Tesla could have taken $6 million from the state of California for its Supercharger network. However, the automaker doesn't want to be required to integrate a payment system, and it doesn't likely need the money as much as its rivals.

There's plenty of funding for DC fast charging networks in the US right now since the public charging infrastructure is lacking. Tesla runs the largest and most reliable network, and it's the quickest and most efficient at expanding. Though most of its stations are still reserved solely for Tesla owners.

As Tesla moves to open up its Supercharger network to owners of all EVs, the US federal government will give the EV maker a portion of the $7 billion it has set aside to fund the expansion of public EV charging infrastructure. To be eligible for the funds, Tesla simply had to agree to make the DC fast charging stations available to owners of non-Tesla EVs.

Meanwhile, the California Energy Commission’s Clean Transportation Program for Rural Electric Vehicle Charging offered Tesla an additional $6 million in state funding for four substantial Supercharger stations with a whopping 420 charging points. To qualify for the funding, Tesla would have to abide by specific and “unnecessarily cumbersome payment infrastructure requirements.”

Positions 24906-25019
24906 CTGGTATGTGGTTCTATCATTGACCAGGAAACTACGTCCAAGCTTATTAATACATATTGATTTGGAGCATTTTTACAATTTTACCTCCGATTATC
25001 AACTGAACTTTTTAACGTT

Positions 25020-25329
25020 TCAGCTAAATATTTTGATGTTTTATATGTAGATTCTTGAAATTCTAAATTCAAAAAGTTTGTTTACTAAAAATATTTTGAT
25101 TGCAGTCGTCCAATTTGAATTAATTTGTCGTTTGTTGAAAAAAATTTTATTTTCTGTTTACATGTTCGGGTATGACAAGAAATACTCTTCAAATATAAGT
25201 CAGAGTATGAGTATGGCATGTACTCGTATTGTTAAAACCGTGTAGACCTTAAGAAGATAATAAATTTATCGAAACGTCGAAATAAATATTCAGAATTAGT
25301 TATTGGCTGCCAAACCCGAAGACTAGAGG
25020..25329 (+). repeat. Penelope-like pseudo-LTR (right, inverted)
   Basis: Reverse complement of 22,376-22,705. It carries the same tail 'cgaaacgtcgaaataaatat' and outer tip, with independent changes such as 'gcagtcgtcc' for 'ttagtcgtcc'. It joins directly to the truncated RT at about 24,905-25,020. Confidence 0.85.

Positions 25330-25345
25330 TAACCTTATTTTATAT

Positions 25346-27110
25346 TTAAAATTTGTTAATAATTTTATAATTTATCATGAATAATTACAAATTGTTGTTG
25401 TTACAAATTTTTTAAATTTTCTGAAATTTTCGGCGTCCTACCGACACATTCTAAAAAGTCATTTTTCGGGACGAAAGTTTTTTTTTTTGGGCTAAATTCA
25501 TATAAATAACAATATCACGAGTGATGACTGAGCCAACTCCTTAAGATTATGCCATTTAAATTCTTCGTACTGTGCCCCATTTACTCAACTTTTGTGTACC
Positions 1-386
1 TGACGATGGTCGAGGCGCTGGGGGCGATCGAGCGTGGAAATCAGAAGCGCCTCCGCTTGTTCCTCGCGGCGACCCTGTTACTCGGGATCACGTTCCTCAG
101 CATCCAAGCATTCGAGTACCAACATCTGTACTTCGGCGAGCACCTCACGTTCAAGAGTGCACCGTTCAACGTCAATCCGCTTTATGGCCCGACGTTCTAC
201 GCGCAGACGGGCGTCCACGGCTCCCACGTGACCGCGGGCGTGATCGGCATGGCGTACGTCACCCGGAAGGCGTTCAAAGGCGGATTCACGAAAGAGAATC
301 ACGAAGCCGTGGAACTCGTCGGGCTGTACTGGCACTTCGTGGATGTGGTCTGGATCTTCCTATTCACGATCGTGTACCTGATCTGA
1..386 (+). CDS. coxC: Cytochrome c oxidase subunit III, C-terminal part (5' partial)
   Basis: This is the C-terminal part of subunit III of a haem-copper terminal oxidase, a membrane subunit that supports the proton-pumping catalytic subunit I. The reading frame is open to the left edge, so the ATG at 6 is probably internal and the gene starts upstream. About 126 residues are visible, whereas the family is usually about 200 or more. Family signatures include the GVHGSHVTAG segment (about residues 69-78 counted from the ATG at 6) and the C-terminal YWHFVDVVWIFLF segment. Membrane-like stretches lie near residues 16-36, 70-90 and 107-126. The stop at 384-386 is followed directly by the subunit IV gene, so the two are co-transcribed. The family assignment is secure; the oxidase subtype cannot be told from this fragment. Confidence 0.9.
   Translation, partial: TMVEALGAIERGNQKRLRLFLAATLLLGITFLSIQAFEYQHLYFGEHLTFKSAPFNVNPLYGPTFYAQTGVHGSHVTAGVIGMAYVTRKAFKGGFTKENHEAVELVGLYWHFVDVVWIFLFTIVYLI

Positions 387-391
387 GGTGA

If you follow the space regularly, you're probably aware by now that Tesla tends to do things on its own, and it does them its own way. It seems somewhat rare for the company to take orders from others, even if it means bad press or losing support or funding.

A letter sent to the California Clean Energy Commission by Jennifer Cohen, Tesla’s Policy and Business Development Lead in California, reads as follows:

"The  (CEC) has been a great visionary in the expansion of electric vehicle (EV) charging infrastructure in California. Unfortunately, due to unnecessarily cumbersome payment infrastructure requirements, we are unable to utilize this award."

Tesla deals with its Supercharger payments via its smartphone app. Its Superchargers don't have screens, keyboards, or credit card payment systems. Some people argue the lack of such tech may be part of the reason Tesla's DC fast chargers are so reliable. There are fewer working parts that could eventually fail.

California also asked Tesla to make sure that 50% of its charging stalls offered CCS connectors. As part of the deal with the Biden Administration, the company is already using its new "Magic Dock" to ensure that non-Tesla owners can use its Superchargers.

Got a tip for us? Email: tips@insideevs.com